Thursday, September 5, 2013

Effect of Acid Rain on Sculptures and Buildings

Acid rain is caused by pollution in the atmosphere bonding with water droplets. The pollution itself is normally sulphur or nitrogen dioxide. These compounds combine with water in the atmosphere, fall as acid rain and enter the general water supply. Initially it is more harmful to plants and animals, but this rain can have devastating effects on older buildings and statues made from certain types of stone.

Statues and sculptures

Older statues, especially those made of marble and limestone, are especially vulnerable to acid rain. This is because the rock contains large amounts of calcium carbonate, which reacts with the acids in the rain. This can cause the stone to turn to gypsum and flake off, ruining the detailing. This effect is cleaned off many statues, but can be regularly seen in graveyards where the headstones show the same erosion effect. Bronze statues are also at risk as the acid oxidizes in the metal causing corrosion.


Due to what they are made of, buildings are less affected by acid rain. Older buildings with limestone or marble modeling on the outside can suffer from the same problem as statues. In addition, metalwork within the structure, such as copper pipes and wiring, can oxidize if exposed to acid rain.

The more obvious impacts of acid rain can be seen on particular types of stone, such as limestone and marble buildings, monuments, statues and headstones.  The weathering pits and canyons can obliterate the lettering and features of such structures to a brutal degree, depending on the type of stone and other environmental conditions.  Acid rain can also corrode bronze and other metals, such as nickel, zinc, copper, and carbon-steel as evidenced by streaks and discoloration on bridges and other metal structures, such as many commercial buildings. 

Not all buildings or structures suffer the effects of acid rain.  How big of a threat it is can be determined by the chemical makeup and  interactions of a building's materials.  Limestone and marble, which, historically, were used widely because of their availability and workability by artisans, are especially susceptible because they are composed of calcite, or calcium carbonate, which acidic chemicals can dissolve easily.  To observe this first-hand, drop a piece of blackboard chalk into a glass of vinegar.  Drop another piece of chalk into a glass of water.  The next morning, you’ll see the alarming difference.

Modern buildings tend to use granite, which is composed of silicate minerals, such as quartz and feldspar.  Silicate minerals resist acidic attacks from the atmosphere.  Sandstone, another silica material, is also resistant.  Stainless steel and aluminum tend to hold up better.  But all minerals, including those found in paint and road overlay, are affected, to some degree.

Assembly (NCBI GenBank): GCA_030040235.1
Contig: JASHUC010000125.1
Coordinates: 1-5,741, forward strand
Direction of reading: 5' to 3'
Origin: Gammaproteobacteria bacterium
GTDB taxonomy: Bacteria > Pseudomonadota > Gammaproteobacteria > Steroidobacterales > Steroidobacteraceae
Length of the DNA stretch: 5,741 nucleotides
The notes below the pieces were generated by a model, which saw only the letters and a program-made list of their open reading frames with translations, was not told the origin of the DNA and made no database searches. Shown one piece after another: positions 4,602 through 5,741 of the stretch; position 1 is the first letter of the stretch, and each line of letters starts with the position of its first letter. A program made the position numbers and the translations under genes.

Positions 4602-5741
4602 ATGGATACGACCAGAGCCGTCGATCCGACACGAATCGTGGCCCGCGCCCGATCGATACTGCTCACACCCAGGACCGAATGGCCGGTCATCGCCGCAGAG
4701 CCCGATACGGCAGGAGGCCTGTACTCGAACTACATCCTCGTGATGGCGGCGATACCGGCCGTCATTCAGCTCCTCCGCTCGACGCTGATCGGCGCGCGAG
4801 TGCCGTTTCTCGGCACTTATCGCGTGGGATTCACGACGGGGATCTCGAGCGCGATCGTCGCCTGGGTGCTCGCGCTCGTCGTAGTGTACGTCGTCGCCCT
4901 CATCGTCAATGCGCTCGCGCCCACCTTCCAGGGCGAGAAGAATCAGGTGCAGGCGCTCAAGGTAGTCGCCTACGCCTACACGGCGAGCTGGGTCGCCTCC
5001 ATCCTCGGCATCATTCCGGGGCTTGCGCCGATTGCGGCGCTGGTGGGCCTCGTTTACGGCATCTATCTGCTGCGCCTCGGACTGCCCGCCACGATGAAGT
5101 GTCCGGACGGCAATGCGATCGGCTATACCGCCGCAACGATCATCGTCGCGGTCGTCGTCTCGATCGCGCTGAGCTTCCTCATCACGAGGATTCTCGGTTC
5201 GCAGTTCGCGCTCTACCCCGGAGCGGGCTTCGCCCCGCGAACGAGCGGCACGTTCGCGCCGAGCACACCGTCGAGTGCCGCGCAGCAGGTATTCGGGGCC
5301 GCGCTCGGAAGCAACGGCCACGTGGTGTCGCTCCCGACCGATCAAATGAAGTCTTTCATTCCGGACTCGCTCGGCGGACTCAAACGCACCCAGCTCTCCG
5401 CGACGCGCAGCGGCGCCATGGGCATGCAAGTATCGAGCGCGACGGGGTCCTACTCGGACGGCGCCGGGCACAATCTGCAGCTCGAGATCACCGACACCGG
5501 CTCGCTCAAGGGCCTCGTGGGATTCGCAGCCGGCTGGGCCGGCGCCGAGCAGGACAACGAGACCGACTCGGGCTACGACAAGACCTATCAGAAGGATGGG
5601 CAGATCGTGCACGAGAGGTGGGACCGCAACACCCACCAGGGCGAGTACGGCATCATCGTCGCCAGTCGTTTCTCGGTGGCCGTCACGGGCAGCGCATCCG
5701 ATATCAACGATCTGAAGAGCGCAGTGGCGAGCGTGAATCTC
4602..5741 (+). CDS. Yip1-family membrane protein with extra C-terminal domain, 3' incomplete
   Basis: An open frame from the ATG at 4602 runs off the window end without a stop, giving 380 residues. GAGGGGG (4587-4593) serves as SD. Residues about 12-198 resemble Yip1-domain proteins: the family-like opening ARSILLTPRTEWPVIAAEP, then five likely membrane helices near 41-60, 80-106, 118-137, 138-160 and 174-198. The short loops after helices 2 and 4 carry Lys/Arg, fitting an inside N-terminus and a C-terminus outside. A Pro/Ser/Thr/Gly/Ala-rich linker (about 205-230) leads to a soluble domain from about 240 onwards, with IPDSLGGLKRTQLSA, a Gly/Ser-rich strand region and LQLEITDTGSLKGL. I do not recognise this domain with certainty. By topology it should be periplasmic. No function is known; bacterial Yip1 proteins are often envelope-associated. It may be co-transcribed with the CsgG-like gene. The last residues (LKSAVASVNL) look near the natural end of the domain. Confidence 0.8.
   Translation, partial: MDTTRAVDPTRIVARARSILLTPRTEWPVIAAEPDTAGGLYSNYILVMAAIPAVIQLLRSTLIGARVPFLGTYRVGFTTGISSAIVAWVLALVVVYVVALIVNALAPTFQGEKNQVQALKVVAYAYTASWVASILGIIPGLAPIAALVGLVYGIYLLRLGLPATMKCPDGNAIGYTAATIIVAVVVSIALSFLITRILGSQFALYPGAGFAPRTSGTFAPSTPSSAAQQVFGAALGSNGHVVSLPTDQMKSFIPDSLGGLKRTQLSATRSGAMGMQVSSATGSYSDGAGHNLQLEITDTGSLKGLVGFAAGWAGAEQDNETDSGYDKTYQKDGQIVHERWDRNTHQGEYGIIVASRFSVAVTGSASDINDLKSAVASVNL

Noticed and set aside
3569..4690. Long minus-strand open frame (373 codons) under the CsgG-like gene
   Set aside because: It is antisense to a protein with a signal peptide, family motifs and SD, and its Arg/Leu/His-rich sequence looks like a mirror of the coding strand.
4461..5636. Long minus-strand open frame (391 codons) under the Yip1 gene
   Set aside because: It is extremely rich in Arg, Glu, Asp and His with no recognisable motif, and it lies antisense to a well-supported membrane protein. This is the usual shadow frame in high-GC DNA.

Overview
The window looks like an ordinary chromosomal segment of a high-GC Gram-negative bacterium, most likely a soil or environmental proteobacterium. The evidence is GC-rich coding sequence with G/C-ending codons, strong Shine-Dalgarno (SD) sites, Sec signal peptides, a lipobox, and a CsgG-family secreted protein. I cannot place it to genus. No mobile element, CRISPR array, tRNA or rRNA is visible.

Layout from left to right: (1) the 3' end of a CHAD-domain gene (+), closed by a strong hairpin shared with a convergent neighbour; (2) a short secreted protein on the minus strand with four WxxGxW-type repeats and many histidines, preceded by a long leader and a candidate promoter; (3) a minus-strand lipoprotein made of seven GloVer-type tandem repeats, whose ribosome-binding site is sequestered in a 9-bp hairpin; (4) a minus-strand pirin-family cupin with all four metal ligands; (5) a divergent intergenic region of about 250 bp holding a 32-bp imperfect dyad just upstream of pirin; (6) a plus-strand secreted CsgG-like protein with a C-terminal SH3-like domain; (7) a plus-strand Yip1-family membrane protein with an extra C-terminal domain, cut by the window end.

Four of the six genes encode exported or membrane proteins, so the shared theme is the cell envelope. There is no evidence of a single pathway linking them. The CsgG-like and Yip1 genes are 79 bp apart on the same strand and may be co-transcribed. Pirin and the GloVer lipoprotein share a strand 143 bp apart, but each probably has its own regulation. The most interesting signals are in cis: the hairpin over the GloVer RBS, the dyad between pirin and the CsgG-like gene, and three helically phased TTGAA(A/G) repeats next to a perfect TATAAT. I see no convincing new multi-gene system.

Because of the switchover in the use of certain building materials in the post-Industrial Era, historic buildings, more so than modern ones, tend to show the destructive outcome of acid rain since we first began burning fossil fuels for energy.  London’s Westminster Abbey, the Colosseum in Rome, and India’s Taj Mahal all show signs of degradation brought on by atmospheric nitric and sulfuric acids.

Prevention from deterioration

 One way to reduce damage to monuments and statues by acid rain is to use materials that are known to be acid-resistant. Granite is known for its durability and has been traditionally used for flooring and surfaces that are regularly exposed to acidic substances, including kitchen counter tops. It now is increasingly replacing marble and limestone in the manufacturing of monuments and sculptures. The metal manufacturing industry has developed several new materials that prove to be more acid and corrosion resistant than the traditional products. Other protective measures are acid-resistant coatings and resins that protect stones and metals from the penetration of acid rain. In the meantime, the Environmental Protection Agency (EPA) has developed an Acid Rain Program that aims to reduce sulfur dioxide and nitrogen oxides emissions that cause much of the damage to the monuments and sculptures. The program imposes annual emissions limits on industrial plants that produce most of the harmful substances.

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